Although many of you may not know, the 26th of Feb. is indeed National Tell a Fairytale Day. So, in honor of the 26th, I decided to list four of today’s most popular fairytales and explain where, when and how they were created, or first told.

1. Cinderella

Photo by Sofi on Flickr.

“The Tale of Cinderella” actually has many different versions, most originating in ancient Egyptian. However, the following three stories are the versions most related to the (Disney) “Cinderella” we know today.


This story was written in China during the T’ang Dynasty (618-907 AD). Just like the Disney version, Yeh-Shen was under the care of her stepmother, but she had one stepsister as opposed to two. A fish played the role of her only friend and the role of her fairy godmother.

The Little Glass Slipper

This version is French, and was written by Charles Perrault in 1667. It contains all of the major elements that the modern Cinderella has: the pumpkin carriage, fairy godmother and glass slippers.

Kinderund Hausmarchen

This German tale was written by the Grimm brothers, in 1812. In this more violent version, the stepsisters cut off parts of their feet in order to fit into the slipper and fool the prince. Also, the brothers’ Cinderella cries so much after her mother’s death that a tree grows. This tree helps Cinderella get ready for the ball and meet the prince.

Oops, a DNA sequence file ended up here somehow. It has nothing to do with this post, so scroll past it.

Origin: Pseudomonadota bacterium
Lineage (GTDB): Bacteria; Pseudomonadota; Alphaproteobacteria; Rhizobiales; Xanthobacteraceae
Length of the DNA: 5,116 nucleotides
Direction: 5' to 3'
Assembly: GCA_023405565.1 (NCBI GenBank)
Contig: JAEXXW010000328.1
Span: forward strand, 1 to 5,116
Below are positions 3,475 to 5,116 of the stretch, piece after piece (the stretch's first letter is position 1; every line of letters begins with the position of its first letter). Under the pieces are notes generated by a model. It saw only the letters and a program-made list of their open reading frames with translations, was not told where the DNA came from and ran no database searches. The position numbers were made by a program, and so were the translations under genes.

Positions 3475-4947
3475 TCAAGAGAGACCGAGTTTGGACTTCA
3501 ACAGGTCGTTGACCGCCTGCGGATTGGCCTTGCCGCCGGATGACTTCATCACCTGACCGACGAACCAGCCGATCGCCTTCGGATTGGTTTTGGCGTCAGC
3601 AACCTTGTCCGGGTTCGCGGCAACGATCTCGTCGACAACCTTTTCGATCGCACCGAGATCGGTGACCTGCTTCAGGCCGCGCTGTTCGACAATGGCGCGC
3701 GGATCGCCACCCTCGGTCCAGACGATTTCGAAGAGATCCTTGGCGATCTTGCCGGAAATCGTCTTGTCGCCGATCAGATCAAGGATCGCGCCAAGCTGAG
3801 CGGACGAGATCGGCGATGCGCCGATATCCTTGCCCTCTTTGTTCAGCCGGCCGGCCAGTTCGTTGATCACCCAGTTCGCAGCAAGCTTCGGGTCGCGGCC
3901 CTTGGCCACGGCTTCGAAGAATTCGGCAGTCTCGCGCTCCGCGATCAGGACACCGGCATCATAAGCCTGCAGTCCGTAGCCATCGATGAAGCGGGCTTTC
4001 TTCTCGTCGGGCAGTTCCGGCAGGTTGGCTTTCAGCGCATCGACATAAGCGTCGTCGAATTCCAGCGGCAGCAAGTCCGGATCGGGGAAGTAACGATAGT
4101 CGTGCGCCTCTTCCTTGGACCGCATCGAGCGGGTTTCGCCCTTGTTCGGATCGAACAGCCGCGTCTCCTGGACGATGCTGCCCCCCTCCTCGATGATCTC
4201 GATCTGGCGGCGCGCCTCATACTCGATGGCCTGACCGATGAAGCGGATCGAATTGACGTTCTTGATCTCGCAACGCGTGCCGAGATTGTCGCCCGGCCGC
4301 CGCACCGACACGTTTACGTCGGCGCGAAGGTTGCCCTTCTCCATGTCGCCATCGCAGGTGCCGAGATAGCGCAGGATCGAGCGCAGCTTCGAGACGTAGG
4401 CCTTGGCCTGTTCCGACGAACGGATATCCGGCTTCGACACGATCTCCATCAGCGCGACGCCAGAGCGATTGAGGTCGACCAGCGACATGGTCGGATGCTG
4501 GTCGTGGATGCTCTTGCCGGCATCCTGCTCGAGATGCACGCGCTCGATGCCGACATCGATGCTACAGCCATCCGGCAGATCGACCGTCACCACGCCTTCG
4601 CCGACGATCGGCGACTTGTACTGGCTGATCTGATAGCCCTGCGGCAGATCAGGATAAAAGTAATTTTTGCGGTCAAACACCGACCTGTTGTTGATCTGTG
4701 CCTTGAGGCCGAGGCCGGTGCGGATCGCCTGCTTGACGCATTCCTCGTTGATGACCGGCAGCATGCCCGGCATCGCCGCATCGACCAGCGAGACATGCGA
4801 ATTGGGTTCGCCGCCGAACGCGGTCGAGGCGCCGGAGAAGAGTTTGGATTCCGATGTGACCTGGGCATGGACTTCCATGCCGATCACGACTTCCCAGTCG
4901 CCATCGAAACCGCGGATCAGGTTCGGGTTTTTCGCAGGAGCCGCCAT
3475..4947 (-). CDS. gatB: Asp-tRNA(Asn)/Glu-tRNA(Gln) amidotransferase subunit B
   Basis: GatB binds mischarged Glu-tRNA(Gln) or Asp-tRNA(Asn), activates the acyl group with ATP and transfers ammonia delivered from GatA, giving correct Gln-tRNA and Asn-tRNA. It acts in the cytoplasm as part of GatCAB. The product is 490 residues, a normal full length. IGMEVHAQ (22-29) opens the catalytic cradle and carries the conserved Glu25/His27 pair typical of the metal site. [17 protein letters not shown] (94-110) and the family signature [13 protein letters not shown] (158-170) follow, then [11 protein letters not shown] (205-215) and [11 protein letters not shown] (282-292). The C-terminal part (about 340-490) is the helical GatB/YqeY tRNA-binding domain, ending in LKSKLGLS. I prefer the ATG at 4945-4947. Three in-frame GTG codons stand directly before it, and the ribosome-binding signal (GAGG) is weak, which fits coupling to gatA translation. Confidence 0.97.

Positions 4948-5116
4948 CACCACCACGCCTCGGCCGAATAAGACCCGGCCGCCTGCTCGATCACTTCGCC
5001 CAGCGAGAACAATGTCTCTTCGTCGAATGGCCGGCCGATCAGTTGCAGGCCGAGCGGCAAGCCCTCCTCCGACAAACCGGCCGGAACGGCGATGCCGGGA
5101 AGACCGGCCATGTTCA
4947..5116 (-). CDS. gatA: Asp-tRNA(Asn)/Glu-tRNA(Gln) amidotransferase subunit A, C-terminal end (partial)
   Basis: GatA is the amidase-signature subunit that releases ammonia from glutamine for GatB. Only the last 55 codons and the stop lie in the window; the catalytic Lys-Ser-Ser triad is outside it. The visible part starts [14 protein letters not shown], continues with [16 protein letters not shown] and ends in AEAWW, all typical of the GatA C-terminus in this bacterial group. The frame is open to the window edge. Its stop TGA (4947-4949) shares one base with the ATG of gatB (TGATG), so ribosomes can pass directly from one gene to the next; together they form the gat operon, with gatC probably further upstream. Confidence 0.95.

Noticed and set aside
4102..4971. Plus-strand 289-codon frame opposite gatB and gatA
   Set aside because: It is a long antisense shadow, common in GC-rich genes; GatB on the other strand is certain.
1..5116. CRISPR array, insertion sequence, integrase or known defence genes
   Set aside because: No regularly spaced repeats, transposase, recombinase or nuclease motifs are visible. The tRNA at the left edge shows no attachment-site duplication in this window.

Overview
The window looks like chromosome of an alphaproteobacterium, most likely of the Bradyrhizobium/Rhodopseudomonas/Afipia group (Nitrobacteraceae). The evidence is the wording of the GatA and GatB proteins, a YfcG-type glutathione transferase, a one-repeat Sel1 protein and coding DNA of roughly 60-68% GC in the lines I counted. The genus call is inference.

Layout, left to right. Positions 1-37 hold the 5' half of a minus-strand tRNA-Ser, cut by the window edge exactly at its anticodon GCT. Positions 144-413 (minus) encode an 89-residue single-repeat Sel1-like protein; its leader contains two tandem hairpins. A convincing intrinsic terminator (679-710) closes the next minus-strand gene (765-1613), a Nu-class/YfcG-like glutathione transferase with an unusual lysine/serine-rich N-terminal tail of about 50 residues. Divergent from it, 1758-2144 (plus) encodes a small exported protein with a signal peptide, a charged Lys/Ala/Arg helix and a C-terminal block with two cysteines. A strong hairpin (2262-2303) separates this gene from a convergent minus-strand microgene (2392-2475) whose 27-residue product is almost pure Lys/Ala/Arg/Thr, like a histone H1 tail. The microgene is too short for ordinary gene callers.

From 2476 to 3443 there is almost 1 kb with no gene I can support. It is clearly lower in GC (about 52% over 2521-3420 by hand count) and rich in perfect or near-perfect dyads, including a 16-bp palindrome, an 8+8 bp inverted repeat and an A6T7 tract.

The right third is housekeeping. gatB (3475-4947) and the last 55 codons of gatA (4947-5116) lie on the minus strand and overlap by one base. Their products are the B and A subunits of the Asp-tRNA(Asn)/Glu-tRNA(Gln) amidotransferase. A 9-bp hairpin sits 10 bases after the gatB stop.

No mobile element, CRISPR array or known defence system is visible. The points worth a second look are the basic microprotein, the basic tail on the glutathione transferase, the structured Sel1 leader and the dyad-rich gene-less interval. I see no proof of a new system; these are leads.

2. Mulan

Photo by Adele Blancsec on Flickr.

The story of Mulan was sung as a Chinese folk song in the Northern Wei Dynasty (386-557 AD). The plot of the song is essentially the same as the Disney movie we know today. However, in some versions of the song, after Mulan returns from war, she learns that her father is dead and no longer feels like a hero. In other versions, she becomes traumatized after the war and commits suicide. The Disney version provides a happier ending.

3. The Frog Prince

Photo by Sofi on Flickr.

The first (verbal) version of this fairytale appeared in 16th century Scotland and was known as “The Well at the World’s End.” However, the first written adaptation of this story is the Grimm brothers’ 1812 tale, “The Frog Prince.”

Another notable version of this fairytale was written by William Elliot Griffis in 1911, and hails from Korea. Entitled, “A Frog for a Husband, ” this tale gives more insight into what the Frog Prince was like as a human.

4. The Snow Queen

Photo by Adele Blancsec on Flickr.

This fairytale was written by Hans Christian Andersen in Denmark in 1844. However, the Snow Queen is nothing like Disney’s Elsa, and in fact is not the story’s main character.

I encourage all of you to click on the links above and read the variations of the fairytales we know today!